Tag Archives | programming

Writing a for-loop in R

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There may be no R topic that is more controversial than the humble for-loop. And, to top it off, good help is hard to find. I was astounded by the lack of useful posts when I googled “for loops in R” (the top return linked to a page that did not exist). In fact, even searching for help within R is not easy and not even that helpful when successful (?for won’t get you anywhere. ?'for' will get you the help page but it is by no means exhaustive.) So, at the request of Sam, a faithful reader of the Paleocave blog, I’m going to throw my hat into the ring and brace myself for the potential onslaught of internet troll wrath.

How to loop in R

Use the for loop if you want to do the same task a specific number of times.
It looks like this.

for (counter in vector) {commands}

I’m going to set up a loop to square every element of my dataset, foo, which contains the odd integers from 1 to 100 (keep in mind that vectorizing would be faster for my trivial example – see below).


foo = seq(1, 100, by=2)

foo.squared = NULL

for (i in 1:50 ) {
foo.squared[i] = foo[i]^2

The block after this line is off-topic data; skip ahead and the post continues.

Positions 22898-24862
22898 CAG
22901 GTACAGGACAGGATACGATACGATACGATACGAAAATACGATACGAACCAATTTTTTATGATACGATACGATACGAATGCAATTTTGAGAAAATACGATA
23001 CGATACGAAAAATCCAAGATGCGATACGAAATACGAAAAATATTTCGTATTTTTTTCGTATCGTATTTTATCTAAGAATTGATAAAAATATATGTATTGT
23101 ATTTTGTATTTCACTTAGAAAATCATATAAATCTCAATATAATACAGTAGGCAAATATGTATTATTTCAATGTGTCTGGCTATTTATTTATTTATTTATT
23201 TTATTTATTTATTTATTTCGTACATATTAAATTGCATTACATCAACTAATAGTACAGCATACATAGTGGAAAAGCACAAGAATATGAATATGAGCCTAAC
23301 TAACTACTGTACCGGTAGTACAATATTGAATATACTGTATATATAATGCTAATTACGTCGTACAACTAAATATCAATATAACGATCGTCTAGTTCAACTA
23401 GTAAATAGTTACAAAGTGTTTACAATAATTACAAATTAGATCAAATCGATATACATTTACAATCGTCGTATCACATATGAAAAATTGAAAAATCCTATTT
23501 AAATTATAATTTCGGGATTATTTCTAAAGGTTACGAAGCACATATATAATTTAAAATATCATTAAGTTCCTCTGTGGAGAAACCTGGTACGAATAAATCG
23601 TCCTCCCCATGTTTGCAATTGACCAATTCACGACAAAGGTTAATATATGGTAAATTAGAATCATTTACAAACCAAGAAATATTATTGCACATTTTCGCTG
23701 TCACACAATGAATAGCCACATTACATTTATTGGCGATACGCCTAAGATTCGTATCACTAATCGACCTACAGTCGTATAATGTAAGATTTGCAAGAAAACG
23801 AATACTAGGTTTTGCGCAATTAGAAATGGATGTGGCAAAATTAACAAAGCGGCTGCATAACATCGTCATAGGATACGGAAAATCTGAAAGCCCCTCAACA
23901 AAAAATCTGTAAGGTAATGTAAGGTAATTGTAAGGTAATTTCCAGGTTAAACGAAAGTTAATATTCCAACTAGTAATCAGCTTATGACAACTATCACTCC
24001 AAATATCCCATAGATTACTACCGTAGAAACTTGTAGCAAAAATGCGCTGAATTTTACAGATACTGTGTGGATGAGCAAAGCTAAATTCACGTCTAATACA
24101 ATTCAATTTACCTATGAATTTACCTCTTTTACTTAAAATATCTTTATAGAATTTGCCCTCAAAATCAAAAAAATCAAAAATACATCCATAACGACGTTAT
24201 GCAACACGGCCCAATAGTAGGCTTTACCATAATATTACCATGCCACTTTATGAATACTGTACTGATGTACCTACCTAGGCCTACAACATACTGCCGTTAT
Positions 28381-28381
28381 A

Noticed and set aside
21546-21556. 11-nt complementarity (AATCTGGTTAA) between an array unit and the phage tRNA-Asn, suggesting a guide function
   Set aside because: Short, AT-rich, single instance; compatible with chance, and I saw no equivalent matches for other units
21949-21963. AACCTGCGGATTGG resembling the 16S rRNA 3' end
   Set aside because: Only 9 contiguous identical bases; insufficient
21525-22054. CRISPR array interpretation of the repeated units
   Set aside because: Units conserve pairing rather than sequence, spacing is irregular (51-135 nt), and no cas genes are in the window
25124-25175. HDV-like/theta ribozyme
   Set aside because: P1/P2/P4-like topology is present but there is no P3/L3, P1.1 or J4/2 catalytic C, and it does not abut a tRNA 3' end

}

If the creation of a new vector is the goal, first you have to set up a vector to store things in prior to running the loop. This is the foo.squared = NULL part. This was a hard lesson for me to learn. R doesn’t like being told to operate on a vector that doesn’t exist yet. So, we set up an empty vector to add stuff to later (note that this isn’t the most speed efficient way to do this, but it’s fairly fool-proof). Next, the real for-loop begins. This code says we’ll loop 50 times(1:50). The counter we set up is ‘i’ (but you can put whatever variable name you want there). For our new vector foo.squared, the ith element will equal the number of loops that we are on (for the first loop, i=1; second loop, i=2).
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R you ready for this? Statistics for free!

If you’ve listened to the show for a while or if you’ve been reading the paleocave blog from the beginning (like when we actually used to update it regularly), then you might know that I’m rather fascinated with statistics. Imagine my delight a few years ago when I found out that one of the most powerful statistical tools available (the one that most of the cool kids use) was available for free! That tool is called R.  It’s a great tool but a terrible name.  R is named both for the developers Robert Gentleman and Ross Ihaka (Robert and Ross), and as a sort of pun because it was an open source rewrite of the S language. That’s cool, I guess, but R as a name is horrible search engine optimization. Oh well, keeps out the riff-raff I suppose.

The vast majority of people would call R a programming language. Real computer programmers (the kind of people that argue about Ruby vs Perl) will tell you it’s not really a ‘language,’ it’s a ‘programming environment.’ Whatever, I don’t think I really know the difference.  Don’t get intimidated, because it’s pretty easy to do as much or as little as you want in R.
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